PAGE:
Previously, on the Ever On Word blog…
The official blog tour for Xchyler Publishing’s “Steel & Bone: Nine Steampunk Adventures” has been over for a few weeks, now. So many tour stops! So much content! So much so, that even I – who had a vested interest in the tour – had difficulty keeping up with it all. Between that and the fact that there’s no guarantee which bits of all the goodies provided by the anthology’s authors will see the light of day, it occurred to me that if I wanted to ensure you guys had the best chance of reading the behind-the-scenes info and extras for my own short story in the collection, Ursula would have to take matters into her own tentacles, so to speak.
(*assumed high-fives from all the Disney’s “Little Mermaid” fans in the house. …and my fellow kraken-lovers, because tentacles*
*double high-fives to anyone whose brain read “Ursula” and for a moment thought “Wilderhark Tales”*)
Keeping the good times a-rolling in this blog space, here’s some more bonus content brought to you by Skycastle, Arcan-Nest, and beyond!*
*Which, as it happens, is totally the name of my “A Mind Prone to Wander”-inspired Pinterest board.
A Day in the Life of Arinwald, Steward of Arcan-Nest
Pre-sunrise – Grooming with the Lord of Wings. (The castle’s master must look appropriately dashing and fierce.)
First hour of sun – Tour the grounds to ensure all is as it should be. (This duty could technically be delegated to the clockwork roc, but it’s good to get out and enjoy the fresh air of the world above the clouds.)
Pre-breakfast – Feed the various birds too domestic to hunt/scavenge for themselves. Gather the eggs of the castle’s laying hens, from chickens to firebirds, and deliver them to the automated kitchen. (Firebird eggs: The cleaner, hotter fuel for your steam-powered engines.)
From post-breakfast to lunch – Clean (and repair, as necessary) the castle’s clockwork staff. Suffer the Lord of Wings’ grumpiness. Wish the lord’s brother were here to deal with him.
Lunch – Perhaps outdoors, if the weather is pleasant.
Naptime – Preferably in the sun.
From post-nap until dinner – Something, somewhere is bound to have broken again, by now; fix it while sniping about the never-ending maintenance a mechanically-run castle requires. Then on to tapestries, draperies, and other laundry. Break up a cockatrice fight. (Belligerent little devils.)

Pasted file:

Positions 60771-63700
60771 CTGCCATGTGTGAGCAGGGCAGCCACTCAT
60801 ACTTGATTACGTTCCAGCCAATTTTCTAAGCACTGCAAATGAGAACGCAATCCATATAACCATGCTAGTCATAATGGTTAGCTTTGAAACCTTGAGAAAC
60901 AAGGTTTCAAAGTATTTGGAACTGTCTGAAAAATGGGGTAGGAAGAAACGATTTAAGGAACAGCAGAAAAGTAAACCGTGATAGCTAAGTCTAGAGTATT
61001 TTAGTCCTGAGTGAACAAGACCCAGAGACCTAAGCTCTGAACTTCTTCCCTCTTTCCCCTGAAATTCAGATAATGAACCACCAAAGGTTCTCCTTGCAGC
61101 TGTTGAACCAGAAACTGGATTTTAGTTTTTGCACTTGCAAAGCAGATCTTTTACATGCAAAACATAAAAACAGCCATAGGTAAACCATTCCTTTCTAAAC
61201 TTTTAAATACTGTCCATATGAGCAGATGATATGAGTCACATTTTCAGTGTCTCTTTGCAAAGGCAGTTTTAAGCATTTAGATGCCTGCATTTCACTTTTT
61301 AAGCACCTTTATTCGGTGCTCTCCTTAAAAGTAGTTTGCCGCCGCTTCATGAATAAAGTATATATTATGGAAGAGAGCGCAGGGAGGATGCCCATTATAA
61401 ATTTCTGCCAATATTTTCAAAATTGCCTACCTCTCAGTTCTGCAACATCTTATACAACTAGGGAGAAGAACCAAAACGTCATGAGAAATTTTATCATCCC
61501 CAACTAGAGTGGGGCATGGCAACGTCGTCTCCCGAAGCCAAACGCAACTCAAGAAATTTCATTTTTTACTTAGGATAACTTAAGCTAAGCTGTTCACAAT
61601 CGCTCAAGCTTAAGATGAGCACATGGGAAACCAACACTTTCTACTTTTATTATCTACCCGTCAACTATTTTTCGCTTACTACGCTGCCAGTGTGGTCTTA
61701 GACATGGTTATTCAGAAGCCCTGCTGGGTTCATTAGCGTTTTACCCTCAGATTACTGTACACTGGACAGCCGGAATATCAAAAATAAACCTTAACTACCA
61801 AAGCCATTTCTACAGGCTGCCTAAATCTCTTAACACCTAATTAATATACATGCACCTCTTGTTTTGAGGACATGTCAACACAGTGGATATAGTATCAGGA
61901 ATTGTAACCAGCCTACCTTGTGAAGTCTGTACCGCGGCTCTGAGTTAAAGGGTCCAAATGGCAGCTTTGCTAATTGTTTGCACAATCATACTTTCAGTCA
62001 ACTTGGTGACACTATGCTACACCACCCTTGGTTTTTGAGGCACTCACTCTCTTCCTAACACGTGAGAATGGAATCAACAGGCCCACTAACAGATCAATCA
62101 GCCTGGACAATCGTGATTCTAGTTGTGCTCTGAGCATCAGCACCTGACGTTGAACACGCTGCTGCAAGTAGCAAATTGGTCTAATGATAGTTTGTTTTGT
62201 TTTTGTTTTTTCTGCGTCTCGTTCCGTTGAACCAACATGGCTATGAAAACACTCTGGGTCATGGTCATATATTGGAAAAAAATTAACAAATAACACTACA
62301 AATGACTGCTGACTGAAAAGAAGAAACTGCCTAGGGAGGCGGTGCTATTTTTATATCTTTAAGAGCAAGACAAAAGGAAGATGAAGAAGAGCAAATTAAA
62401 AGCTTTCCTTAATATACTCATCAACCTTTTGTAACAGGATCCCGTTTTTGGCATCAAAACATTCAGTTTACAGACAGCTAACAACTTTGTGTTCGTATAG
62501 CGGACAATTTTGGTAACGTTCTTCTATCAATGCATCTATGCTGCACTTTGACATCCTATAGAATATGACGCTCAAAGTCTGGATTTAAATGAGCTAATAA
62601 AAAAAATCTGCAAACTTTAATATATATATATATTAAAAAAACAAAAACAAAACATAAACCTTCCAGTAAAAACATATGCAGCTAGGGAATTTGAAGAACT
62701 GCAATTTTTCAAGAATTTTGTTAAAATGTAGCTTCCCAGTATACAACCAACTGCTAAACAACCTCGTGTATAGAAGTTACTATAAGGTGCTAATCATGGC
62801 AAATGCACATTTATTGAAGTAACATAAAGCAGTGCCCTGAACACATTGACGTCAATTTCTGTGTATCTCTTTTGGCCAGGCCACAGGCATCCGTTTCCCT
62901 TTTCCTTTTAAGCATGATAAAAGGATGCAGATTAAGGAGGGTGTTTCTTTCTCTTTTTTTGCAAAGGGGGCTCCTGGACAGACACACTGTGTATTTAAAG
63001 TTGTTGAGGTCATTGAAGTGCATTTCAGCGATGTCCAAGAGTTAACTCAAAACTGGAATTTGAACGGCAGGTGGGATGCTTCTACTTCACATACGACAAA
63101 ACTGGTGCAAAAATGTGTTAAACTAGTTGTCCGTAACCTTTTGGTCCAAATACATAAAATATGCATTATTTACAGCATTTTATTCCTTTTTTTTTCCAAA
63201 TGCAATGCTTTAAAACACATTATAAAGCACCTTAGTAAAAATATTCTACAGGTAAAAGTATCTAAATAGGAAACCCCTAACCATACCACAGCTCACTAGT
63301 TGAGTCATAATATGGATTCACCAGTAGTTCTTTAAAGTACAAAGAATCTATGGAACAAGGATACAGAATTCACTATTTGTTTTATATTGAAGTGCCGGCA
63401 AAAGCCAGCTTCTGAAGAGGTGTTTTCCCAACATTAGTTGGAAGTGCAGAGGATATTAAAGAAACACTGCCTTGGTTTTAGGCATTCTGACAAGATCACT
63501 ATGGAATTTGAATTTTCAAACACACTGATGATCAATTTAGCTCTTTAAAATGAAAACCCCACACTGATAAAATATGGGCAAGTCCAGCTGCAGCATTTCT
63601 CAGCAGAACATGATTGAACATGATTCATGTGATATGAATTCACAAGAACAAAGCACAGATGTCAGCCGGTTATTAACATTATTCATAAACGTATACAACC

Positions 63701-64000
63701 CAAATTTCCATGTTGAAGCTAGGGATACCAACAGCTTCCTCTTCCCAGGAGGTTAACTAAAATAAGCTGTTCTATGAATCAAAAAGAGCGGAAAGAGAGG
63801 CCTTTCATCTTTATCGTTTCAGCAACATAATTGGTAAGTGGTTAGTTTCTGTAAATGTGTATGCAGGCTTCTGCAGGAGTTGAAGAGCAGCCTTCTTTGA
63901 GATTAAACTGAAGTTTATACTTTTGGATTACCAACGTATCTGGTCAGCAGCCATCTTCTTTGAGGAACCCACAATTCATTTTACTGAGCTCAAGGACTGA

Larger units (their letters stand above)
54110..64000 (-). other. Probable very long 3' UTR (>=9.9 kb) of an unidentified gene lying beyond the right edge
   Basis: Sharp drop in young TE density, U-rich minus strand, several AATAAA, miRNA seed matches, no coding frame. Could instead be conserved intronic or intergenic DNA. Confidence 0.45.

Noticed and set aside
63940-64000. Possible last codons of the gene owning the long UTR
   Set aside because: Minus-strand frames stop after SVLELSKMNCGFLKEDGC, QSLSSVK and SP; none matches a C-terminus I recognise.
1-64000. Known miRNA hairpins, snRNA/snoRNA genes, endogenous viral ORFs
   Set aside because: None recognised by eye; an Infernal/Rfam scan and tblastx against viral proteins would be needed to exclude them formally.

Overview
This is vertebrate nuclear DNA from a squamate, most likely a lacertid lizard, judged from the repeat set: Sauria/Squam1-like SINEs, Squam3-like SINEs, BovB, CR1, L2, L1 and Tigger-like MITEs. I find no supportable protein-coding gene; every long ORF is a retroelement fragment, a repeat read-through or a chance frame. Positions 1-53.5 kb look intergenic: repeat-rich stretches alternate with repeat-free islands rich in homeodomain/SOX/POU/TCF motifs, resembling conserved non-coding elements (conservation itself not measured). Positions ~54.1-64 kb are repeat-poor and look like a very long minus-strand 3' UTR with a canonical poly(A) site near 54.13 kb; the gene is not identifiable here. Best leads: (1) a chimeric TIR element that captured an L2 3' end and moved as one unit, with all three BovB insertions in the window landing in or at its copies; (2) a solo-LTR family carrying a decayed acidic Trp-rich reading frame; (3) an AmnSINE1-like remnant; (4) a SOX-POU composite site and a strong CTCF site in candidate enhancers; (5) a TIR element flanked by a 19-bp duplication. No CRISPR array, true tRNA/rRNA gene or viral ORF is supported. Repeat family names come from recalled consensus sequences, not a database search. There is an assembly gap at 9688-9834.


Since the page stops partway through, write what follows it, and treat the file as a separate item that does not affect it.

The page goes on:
From post-dinner to bed – The evening hours are his to do as he wishes. Read by lamplight. Watch the sun set over the cloudy horizon from atop the outer wall. Trade riddles with ravens and sing duets with nightingales. Stew over every pointless death this castle’s ever known. Count down the days until death’s likely to come again. Wish people would stop being numbskulls. Take a long, hot bath.
Bedtime – To dream of soaring among the stars with his heart’s other half. …wherever it may be.
Interview Q’s, Author A’s
Do you have a playlist for your story?
I’m not one to come up with official playlists, though a mental glance at the setting of “A Mind Prone to Wander” may trigger remembered snippets of “Castle on a Cloud” from Les Misérables or Keith Harkin’s cover of Don McLean’s “Castles in the Air”. But if there’s one song I can think of to best represent the overlapping stories of Rowan, Bellamy, and the Lord of Wings, it’s “Taking Over Me” by Evanescence.
Please provide some insight, a secret or two about your story.
I originally intended “A Mind Prone to Wander” to be a novel, but to my utter shock, it simply refused to be written. I must have come at it from four or five different directions over a good two years, my main character giving me hurt and dirty looks all the way. I’ve never had to wrestle through that kind of writer’s block before, and I hope to heaven I never will again! There was never any real question of giving up, though. I’m tenacious to a fault, like that.
How did you come up with the title?
I’d been thinking of this story’s original iteration as “Singer of Skycastle” for so long, it felt weird calling it anything else. But for the purposes of submission to Xchyler’s anthology contest – and, happily, publication beyond – I wanted something a little more artistic. So I wracked my imagination for the phrase that encompassed the most, story-wise. Given that our narrator’s attention was wont to drift into mad tangents (not to mention The Big Secret he learns ere story’s end), “A Mind Prone to Wander” fit the bill nicely.
Anything else you’d like to share with other writers about the process?
Try, try again. And again. And again and again and again. Sometimes it all comes down to a matter of which one is tougher: The story, or you. And the biggest thing that got me through? Letting go of the parts of the story that just weren’t working. From the beginning, my brain kept getting stuck when I got to a certain point in the plot. Maybe it was part of my subconscious trying to tell me something. Maybe no part of me had any clue, and it was just a truth of the story waiting for me to learn it. Either way, now I’ve got a finished short story, and a bunch of ideas cut free to maybe be a part of a different story one day. I call that a win.
P.S. – Did you see the time Xchyler Pub and I made of vid of me reading an excerpt of “A Mind Prone to Wander”? Click the pic if not, ‘cause that happened!